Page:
Greater Montreal's VitalSigns 2007
Foundation of Greater Montreal's Website
Housing

The average price of houses is rising but remains relatively affordable. Condominium ownership is particularly convenient for women and singles. Although fewer than 10% of rental units fall into the category of social or affordable housing, nearly one third of renting households could benefit from such housing.

  • The average price of houses in Greater Montreal in 2005 was equal to 3.48 years of the median family income. The ratio had increased by 43% over the previous 5 years and exceeded the Quebec average by 7%, but it remained 15% lower than the Canadian average. 1
  • While the stock of condominium units is expanding in the region, it is still modest, accounting for only 6.6% of all housing units. Even in the central districts, where 37% of all condominium properties are concentrated, their proportion relative to all housing units remains in single digits (8%). 2

    Condominium Units as a Proportion of All Housing Units Seven CMA districts, real estate assessment rolls for 2003
    source : Société d’habitation du Québec 2

    Distribution of Condominium Units By CMA district, 2004 survey
    source : Société d’habitation du Québec 2

  • Contrary to a widespread perception, most condominium units are fair in size: 86% have at least 2 bedrooms and more than one quarter (26.5%) have between 3 and 5 bedrooms. Lofts account for only 0.7% of the total. Overall, 8.8% of condominium units are rented out, compared with 19.4% in the Toronto area. 2
  • A substantial proportion of condominium-owning households is made up of single people (28% of all women living alone, 12% of all single men), people aged 65 years and over (26%) and retired people (34%). Households with children account for nearly one quarter of all those who own a condominium (two-parent households: 16.4%; single-parent households: 7.5%). One third of all units are occupied by a female head of household (women living alone: 28%; women heading a single-parent family: 6%), a much higher proportion than for men (men living alone: 12%; men heading a single-parent family: 1.5%). While 16% of condominium-owning households report incomes above $100,000, 45% earn less than $50,000. 2
  • Cooperative housing units represent about 19% of social and community housing in Quebec, with low-rent housing accounting for 50% and non-profit housing, for 31%. Cooperative housing represents just under 2% of units occupied by renting households in Quebec. 3
  • The total number of households receiving government housing assistance in 2005 was estimated at 4,571 on the island, corresponding to 38.5% of the 11,860 cooperative housing units. 3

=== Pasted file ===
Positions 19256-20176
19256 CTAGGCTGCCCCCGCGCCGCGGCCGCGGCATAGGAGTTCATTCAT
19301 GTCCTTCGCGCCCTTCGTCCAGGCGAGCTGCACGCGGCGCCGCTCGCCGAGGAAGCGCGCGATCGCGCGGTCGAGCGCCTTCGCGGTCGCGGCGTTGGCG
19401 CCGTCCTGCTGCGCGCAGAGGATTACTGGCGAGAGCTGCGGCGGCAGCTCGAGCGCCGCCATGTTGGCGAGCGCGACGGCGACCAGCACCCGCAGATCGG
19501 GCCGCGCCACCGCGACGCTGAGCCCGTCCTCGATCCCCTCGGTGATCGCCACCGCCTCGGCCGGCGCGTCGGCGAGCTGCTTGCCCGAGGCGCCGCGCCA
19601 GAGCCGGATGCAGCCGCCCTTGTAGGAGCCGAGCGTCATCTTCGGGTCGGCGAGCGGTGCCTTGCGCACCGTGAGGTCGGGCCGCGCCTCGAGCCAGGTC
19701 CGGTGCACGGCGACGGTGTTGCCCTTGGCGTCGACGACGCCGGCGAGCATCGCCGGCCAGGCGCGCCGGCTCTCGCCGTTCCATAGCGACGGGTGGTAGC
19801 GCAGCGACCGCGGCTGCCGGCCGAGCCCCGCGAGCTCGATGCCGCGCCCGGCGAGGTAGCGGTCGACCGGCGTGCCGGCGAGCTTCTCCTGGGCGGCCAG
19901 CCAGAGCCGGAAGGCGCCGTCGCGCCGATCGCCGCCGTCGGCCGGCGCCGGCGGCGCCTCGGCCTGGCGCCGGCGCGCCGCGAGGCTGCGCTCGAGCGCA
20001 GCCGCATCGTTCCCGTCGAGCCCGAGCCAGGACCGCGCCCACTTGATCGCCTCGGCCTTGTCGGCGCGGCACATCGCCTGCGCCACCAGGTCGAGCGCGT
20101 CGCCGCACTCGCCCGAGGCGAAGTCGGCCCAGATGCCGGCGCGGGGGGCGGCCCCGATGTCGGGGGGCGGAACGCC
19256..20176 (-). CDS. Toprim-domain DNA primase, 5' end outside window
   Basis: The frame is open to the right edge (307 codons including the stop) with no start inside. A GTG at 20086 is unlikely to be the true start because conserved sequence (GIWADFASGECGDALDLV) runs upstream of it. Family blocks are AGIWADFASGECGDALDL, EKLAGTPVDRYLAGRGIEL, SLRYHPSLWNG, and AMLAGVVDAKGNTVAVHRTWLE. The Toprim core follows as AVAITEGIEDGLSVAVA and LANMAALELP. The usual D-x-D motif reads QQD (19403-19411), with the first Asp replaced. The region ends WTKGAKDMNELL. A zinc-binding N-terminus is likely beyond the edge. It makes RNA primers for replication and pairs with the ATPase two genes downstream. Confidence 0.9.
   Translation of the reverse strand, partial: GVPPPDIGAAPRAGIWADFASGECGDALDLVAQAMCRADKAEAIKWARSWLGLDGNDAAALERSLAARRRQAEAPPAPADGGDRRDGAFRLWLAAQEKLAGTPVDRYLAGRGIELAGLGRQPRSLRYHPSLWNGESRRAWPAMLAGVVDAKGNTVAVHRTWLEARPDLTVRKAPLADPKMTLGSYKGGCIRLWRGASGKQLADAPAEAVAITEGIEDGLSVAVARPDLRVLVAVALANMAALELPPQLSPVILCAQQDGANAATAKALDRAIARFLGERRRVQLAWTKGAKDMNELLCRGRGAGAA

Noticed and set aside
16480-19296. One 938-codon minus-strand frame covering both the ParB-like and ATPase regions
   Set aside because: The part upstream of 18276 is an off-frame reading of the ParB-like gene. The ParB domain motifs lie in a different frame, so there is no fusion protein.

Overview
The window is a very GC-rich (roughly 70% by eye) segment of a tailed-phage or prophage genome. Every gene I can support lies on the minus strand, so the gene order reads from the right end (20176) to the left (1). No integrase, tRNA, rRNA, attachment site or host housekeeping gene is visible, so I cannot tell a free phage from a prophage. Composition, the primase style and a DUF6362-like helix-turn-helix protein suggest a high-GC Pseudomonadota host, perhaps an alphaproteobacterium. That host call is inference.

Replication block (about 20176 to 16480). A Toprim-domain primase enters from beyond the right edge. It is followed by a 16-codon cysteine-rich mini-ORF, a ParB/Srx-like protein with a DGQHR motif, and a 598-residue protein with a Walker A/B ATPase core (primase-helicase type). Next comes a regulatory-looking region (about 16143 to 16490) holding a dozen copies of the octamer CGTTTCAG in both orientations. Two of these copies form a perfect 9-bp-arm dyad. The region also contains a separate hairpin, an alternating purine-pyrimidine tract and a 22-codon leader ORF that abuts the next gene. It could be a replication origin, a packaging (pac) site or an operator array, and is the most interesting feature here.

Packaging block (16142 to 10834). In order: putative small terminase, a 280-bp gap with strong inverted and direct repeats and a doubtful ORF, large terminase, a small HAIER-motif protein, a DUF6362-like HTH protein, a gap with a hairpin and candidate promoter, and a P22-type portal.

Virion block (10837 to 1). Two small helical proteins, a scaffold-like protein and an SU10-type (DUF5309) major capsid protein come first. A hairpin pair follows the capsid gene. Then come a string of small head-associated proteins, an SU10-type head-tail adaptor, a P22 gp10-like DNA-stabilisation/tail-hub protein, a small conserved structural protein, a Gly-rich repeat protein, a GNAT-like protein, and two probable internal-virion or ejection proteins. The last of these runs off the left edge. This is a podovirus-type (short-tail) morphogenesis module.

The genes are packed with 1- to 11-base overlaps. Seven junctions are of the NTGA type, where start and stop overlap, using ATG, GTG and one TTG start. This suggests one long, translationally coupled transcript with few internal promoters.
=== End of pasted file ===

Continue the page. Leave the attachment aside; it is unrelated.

• Canada’s 2,186 non-profit housing cooperatives, home to approximately a quarter of a million people in 91,266 units, are found in every province and territory. Half of them (1,093) are in Quebec, where 24% (22,018) of all units are found. This contrasts with Ontario, with 25% (554) of all cooperatives and 48% (44,109) of all units. According to a 2003 study by the CMHC, a cooperative costs 14% less to operate than non-profit housing, whether private or public. 4
  • Across the territory of the Montreal Urban Community (MUC), 50% of housing units are rented. They are distributed as follows by location: Montreal, 74.7%; Longueuil, 8.6%; Laval, 6.4%; North Shore, 5.8%; South Shore, 4.6%. 5

  • Only 9.4% of all rental units in the MUC fall into the category of social or affordable housing. They are distributed unevenly across the region: 16 of the 82 municipalities in the MUC have no social housing at all. Overall, the island of Montreal has the largest proportion of social housing units (79.8%), followed by Longueuil (6.8%), Laval (5%), the North Shore (4.4%) and the South Shore (4%). 5 

  • Across the MUC territory, 31% of renting households face problems of affordable housing. They are slightly overrepresented in the city of Montreal (77.1%), where 74.7% of rental units are found. The proportions of all renting households facing affordable housing problems in other major districts of the MUC are as follows: Longueuil, 7.9%; Laval, 6%; the North Shore, 5.2%; and the South Shore, 3.8%. 5

1 Ratio of MLS Average Residential Prices and Median Census  Family Pre-Tax Income, 2000-2005, Centre for the Study of Living Standards
(consulted on August 21, 2007)
2 Marc H. Choko, Gilles Sénécal and NathalieVachon, La copropriété divise dans la région métropolitaine de Montréal et au Québec, Société d’habitation du Québec, September 2006
(consulted on July 31, 2007)
3 André Mercier, Les coopératives d’habitation au Québec (Édition 2005), Direction des coopératives, Développement économique, Innovation et Exportation, gouvernement du Québec, 2006
(consulted on July 31, 2007)
4 Co-operative Housing Federation of Canada
(consulted on July 31, 2007)
5 Philippe Apparicio, Anne-Marie Séguin and Xavier Leloup, Analyse de la répartition spatiale de l’offre et de la demande de logements sociaux et abordables sur le territoire de la Communauté métropolitaine de Montréal, Communauté métropolitaine de Montréal, April 2007
(consulted on July 31, 2007)